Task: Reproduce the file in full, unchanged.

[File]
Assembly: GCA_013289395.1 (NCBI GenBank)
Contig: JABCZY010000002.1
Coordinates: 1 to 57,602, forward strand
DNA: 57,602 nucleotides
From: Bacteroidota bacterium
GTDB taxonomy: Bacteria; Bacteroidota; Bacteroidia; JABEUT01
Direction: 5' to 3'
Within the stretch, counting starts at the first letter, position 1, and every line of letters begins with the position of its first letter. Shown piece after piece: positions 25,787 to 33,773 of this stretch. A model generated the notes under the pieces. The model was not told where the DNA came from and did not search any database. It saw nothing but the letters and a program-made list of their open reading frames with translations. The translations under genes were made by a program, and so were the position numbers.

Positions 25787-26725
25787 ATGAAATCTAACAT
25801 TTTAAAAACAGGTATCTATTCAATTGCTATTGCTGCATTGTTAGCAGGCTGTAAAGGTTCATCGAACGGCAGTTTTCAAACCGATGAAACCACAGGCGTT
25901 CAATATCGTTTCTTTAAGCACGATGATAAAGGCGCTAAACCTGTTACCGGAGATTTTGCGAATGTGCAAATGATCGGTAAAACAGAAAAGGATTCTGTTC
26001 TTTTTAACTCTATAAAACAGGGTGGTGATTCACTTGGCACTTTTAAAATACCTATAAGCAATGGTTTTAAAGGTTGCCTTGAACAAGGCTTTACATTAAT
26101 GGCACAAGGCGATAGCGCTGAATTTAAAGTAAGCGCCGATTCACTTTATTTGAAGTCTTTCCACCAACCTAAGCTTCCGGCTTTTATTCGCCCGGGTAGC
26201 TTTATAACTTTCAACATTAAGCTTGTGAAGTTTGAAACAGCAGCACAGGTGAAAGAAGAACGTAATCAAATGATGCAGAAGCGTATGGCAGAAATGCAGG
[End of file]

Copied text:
Assembly: GCA_013289395.1 (NCBI GenBank)
Contig: JABCZY010000002.1
Coordinates: 1 to 57,602, forward strand
DNA: 57,602 nucleotides
From: Bacteroidota bacterium
GTDB taxonomy: Bacteria; Bacteroidota; Bacteroidia; JABEUT01
Direction: 5' to 3'
Within the stretch, counting starts at the first letter, position 1, and every line of letters begins with the position of its first letter. Shown piece after piece: positions 25,787 to 33,773 of this stretch. A model generated the notes under the pieces. The model was not told where the DNA came from and did not search any database. It saw nothing but the letters and a program-made list of their open reading frames with translations. The translations under genes were made by a program, and so were the position numbers.

Positions 25787-26725
25787 ATGAAATCTAACAT
25801 TTTAAAAACAGGTATCTATTCAATTGCTATTGCTGCATTGTTAGCAGGCTGTAAAGGTTCATCGAACGGCAGTTTTCAAACCGATGAAACCACAGGCGTT
25901 CAATATCGTTTCTTTAAGCACGATGATAAAGGCGCTAAACCTGTTACCGGAGATTTTGCGAATGTGCAAATGATCGGTAAAACAGAAAAGGATTCTGTTC
26001 TTTTTAACTCTATAAAACAGGGTGGTGATTCACTTGGCACTTTTAAAATACCTATAAGCAATGGTTTTAAAGGTTGCCTTGAACAAGGCTTTACATTAAT
26101 GGCACAAGGCGATAGCGCTGAATTTAAAGTAAGCGCCGATTCACTTTATTTGAAGTCTTTCCACCAACCTAAGCTTCCGGCTTTTATTCGCCCGGGTAGC
26201 TTTATAACTTTCAACATTAAGCTTGTGAAGTTTGAAACAGCAGCACAGGTGAAAGAAGAACGTAATCAAATGATGCAGAAGCGTATGGCAGAAATGCAGG